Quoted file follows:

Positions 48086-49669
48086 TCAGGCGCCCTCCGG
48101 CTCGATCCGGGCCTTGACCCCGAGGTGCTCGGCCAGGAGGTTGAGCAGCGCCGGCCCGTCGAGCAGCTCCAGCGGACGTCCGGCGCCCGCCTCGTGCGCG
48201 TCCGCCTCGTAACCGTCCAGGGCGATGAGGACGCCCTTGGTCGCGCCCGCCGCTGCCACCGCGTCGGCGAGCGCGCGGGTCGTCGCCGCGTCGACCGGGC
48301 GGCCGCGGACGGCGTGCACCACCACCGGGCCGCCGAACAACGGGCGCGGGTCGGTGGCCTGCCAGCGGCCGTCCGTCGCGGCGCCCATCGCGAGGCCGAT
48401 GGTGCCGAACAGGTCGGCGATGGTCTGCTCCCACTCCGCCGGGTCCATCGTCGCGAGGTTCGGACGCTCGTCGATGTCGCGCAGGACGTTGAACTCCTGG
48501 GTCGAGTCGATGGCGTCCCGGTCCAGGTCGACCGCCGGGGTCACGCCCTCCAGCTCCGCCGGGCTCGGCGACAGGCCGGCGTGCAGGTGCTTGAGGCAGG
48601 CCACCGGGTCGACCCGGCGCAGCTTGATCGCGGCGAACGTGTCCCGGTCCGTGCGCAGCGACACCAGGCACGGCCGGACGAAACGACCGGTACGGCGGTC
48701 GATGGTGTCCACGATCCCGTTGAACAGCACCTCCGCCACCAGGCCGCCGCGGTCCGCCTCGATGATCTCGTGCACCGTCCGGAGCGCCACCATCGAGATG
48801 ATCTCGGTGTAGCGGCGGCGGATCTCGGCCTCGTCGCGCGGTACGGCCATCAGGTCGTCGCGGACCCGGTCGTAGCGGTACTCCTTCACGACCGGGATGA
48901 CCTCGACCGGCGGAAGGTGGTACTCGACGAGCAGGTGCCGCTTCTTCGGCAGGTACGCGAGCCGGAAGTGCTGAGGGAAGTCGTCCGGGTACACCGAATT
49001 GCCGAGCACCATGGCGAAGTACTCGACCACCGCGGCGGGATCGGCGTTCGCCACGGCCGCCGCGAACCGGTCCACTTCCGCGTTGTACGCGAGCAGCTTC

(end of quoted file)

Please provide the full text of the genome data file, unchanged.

Positions 48086-49669
48086 TCAGGCGCCCTCCGG
48101 CTCGATCCGGGCCTTGACCCCGAGGTGCTCGGCCAGGAGGTTGAGCAGCGCCGGCCCGTCGAGCAGCTCCAGCGGACGTCCGGCGCCCGCCTCGTGCGCG
48201 TCCGCCTCGTAACCGTCCAGGGCGATGAGGACGCCCTTGGTCGCGCCCGCCGCTGCCACCGCGTCGGCGAGCGCGCGGGTCGTCGCCGCGTCGACCGGGC
48301 GGCCGCGGACGGCGTGCACCACCACCGGGCCGCCGAACAACGGGCGCGGGTCGGTGGCCTGCCAGCGGCCGTCCGTCGCGGCGCCCATCGCGAGGCCGAT
48401 GGTGCCGAACAGGTCGGCGATGGTCTGCTCCCACTCCGCCGGGTCCATCGTCGCGAGGTTCGGACGCTCGTCGATGTCGCGCAGGACGTTGAACTCCTGG
48501 GTCGAGTCGATGGCGTCCCGGTCCAGGTCGACCGCCGGGGTCACGCCCTCCAGCTCCGCCGGGCTCGGCGACAGGCCGGCGTGCAGGTGCTTGAGGCAGG
48601 CCACCGGGTCGACCCGGCGCAGCTTGATCGCGGCGAACGTGTCCCGGTCCGTGCGCAGCGACACCAGGCACGGCCGGACGAAACGACCGGTACGGCGGTC
48701 GATGGTGTCCACGATCCCGTTGAACAGCACCTCCGCCACCAGGCCGCCGCGGTCCGCCTCGATGATCTCGTGCACCGTCCGGAGCGCCACCATCGAGATG
48801 ATCTCGGTGTAGCGGCGGCGGATCTCGGCCTCGTCGCGCGGTACGGCCATCAGGTCGTCGCGGACCCGGTCGTAGCGGTACTCCTTCACGACCGGGATGA
48901 CCTCGACCGGCGGAAGGTGGTACTCGACGAGCAGGTGCCGCTTCTTCGGCAGGTACGCGAGCCGGAAGTGCTGAGGGAAGTCGTCCGGGTACACCGAATT
49001 GCCGAGCACCATGGCGAAGTACTCGACCACCGCGGCGGGATCGGCGTTCGCCACGGCCGCCGCGAACCGGTCCACTTCCGCGTTGTACGCGAGCAGCTTC